Bottle Bill, The Sequel
It wouldn’t be a new legislative session without a battle over the fate of Massachusetts’ bottle bill; it’s like the Die Hard of public policy, albeit with fewer explosions and less money—though still a significant amount—at stake.
This year marks the 30th anniversary of the bottle bill. Over that time, more than 35 billion carbonated drink containers have been redeemed through the program, “contributing to a healthier environment, cleaner and safer communities, and a stronger economy,” in the words of the Mass. Coalition to Update the Bottle Bill.
In recent years, environmental groups have called for the bill to be expanded to cover bottled drinks that weren’t especially popular when the bill first passed, such as water, iced tea, juice and sports drinks, which the coalition says accounts for more than one-third of the 3.3 billion beverage containers bought each year in the state. Session after session, expansion bills have been filed. And session after session, they’ve failed, due in large part to the lobbying efforts of drink bottlers and distributors, who by law pay for the redemption system and say an expansion would hurt them financially.
Last summer, activists believed they had the votes to pass an updated bottle bill, only to see it die after the House sent it to languish in committee and a joint conference committee dropped the language from a Senate version of a jobs bill to which it had been attached. (See “Spinning the Bottle,” Aug. 9, 2012.)
This year’s attempt is a pair of companion bills, filed in the Senate by Cynthia Creem (D-Newton) and by Rep. Jonathan Hecht (D-Watertown) in the House. The bill would amend the law to include five-cent deposits on non-carbonated beverage bottles, with exemptions carved out for alcoholic drinks, milk and baby formula.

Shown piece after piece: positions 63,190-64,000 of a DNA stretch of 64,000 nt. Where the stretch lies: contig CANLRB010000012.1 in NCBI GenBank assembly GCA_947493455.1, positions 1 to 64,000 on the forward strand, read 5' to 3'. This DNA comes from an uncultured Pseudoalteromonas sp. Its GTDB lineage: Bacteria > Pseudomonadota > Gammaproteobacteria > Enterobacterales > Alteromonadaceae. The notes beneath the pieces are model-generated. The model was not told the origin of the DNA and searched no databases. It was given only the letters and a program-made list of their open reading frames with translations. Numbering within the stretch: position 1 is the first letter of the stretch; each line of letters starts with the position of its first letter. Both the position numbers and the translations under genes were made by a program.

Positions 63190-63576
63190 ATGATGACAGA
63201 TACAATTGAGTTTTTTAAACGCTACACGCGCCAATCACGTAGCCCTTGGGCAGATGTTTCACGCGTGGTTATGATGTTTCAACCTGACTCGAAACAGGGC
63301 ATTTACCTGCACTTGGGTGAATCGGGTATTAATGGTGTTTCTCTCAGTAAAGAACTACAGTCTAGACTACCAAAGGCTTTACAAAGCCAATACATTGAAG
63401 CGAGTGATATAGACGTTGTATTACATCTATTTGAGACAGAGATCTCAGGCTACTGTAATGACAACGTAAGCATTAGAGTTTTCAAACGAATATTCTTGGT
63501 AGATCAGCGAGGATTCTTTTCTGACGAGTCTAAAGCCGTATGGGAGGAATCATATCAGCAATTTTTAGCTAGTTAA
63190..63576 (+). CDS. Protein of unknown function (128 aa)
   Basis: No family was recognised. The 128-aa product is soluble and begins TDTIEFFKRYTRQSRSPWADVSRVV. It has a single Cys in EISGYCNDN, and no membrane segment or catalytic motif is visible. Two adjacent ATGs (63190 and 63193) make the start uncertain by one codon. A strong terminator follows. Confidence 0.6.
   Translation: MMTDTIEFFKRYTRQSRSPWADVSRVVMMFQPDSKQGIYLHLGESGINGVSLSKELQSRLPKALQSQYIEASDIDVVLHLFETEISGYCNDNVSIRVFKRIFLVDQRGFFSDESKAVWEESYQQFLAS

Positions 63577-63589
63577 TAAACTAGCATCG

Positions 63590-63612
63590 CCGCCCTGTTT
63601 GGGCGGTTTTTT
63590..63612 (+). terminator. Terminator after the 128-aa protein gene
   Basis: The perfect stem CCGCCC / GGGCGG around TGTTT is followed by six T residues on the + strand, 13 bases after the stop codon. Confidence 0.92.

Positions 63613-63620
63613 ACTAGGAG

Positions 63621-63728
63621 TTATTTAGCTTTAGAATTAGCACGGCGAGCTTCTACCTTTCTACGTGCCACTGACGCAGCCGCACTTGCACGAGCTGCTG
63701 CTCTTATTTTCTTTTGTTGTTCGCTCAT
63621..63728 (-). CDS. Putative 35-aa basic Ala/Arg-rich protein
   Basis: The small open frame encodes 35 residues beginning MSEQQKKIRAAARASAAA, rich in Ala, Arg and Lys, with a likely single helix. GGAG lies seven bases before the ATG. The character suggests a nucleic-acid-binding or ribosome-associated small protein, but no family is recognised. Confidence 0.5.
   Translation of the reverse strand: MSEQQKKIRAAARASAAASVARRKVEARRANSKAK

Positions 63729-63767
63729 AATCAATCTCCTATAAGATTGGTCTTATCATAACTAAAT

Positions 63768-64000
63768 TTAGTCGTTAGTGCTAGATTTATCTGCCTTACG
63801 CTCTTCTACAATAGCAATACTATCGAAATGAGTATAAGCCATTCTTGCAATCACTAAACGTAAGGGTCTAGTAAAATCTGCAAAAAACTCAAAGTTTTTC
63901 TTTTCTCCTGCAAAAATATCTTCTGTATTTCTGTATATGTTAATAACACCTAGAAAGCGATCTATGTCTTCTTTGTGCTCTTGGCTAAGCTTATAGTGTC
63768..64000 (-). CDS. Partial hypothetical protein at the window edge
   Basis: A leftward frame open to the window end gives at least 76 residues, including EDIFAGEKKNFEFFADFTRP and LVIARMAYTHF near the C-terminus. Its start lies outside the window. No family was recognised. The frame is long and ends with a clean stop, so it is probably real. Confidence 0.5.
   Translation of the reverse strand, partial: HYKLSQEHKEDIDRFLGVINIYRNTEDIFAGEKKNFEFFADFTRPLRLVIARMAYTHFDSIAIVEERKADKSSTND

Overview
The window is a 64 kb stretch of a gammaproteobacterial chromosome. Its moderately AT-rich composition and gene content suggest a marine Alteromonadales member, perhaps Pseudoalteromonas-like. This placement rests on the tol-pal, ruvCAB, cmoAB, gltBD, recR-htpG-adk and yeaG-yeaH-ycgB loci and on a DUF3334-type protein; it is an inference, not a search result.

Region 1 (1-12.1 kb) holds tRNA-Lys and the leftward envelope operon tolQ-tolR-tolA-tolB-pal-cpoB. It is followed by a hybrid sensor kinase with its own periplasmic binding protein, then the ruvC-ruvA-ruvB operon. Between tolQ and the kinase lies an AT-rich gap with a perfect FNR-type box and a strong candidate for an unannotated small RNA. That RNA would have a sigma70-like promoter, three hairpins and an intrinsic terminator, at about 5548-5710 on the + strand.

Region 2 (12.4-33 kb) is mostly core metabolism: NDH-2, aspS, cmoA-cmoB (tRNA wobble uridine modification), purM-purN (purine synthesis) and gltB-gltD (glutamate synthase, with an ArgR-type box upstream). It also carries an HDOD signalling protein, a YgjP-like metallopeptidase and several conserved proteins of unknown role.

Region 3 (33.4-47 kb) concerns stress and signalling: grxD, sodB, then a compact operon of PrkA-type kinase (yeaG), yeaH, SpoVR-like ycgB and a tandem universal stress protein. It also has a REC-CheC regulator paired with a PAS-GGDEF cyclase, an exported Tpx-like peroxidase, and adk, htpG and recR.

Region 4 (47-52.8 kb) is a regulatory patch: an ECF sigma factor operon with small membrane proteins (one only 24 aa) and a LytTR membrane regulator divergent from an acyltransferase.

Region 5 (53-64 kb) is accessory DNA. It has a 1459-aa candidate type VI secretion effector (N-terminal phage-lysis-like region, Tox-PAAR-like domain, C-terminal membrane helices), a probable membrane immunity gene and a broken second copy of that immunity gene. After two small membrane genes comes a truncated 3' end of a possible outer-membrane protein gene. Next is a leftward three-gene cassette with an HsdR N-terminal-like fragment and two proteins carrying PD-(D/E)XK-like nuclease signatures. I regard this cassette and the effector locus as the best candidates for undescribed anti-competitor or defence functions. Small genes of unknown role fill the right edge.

While Creem’s and Hecht’s bill seeks to expand the bottle bill, a rival bill filed by Sen. Michael Moore (D-Millbury) would repeal it. Moore—whose central Mass. district includes Polar Beverages, a major employer in the Worcester area with about 1,200 workers—instead calls for imposing a fee of one cent per beverage container on bottlers and distributors, with the money going to support recycling programs. The proposed fee would apply to a wider range of products than the existing law, including carbonated, non-carbonated, dairy and alcoholic drinks.
Moore’s proposal has strong industry support. Chris Flynn, president of the Mass. Food Association, a chief opponent of the bottle bill, recently told the Patriot-Ledger that separating bottles to return to a store, rather than recycling them with other household items, is inefficient and expensive. “Ninety percent of the cities and towns have available to them either curbside or drop-off programs for their recyclables,” he said. “Why are we segregating recyclables, some of the recyclables, and bringing them back to a food store?”
Supporters of expanding the existing law say they’re all for beefing up recycling efforts, but to supplement, not replace, the deposit-redemption program. “The bottling industry perpetuates an incorrect assumption that states must choose between curbside programs and deposit laws,” says the Coalition to Update the Bottle Bill. “Recycling data proves that both systems are necessary. Beverages are purchased and consumed both at home—where curbside recycling can be effective—and also away from home for immediate consumption. Beverages consumed away from home can be captured with deposits, but are beyond the reach of curbside programs.”
The Mass. Sierra Club calls Moore’s bill “an effort to maximize the profits of bottlers and supermarkets at public expense.” In a statement, the group added that the fees collected “would barely fund enough recycling containers for a small city, and would do nothing to fund cleanup efforts.” Repealing the bottle bill, the Sierra Club said, would cost jobs in the recycling industry and would replace an effective redemption program with a less effective voluntary-recycling effort.
“The existing bottle bill is the perfect example of corporate responsibility: those who create the problem, manufacturing billions of beverages annually in Massachusetts alone, pay to help clean up the mess that’s created,” the Sierra Club said. “Their repeal proposal is corporate irresponsibility at its worst.”•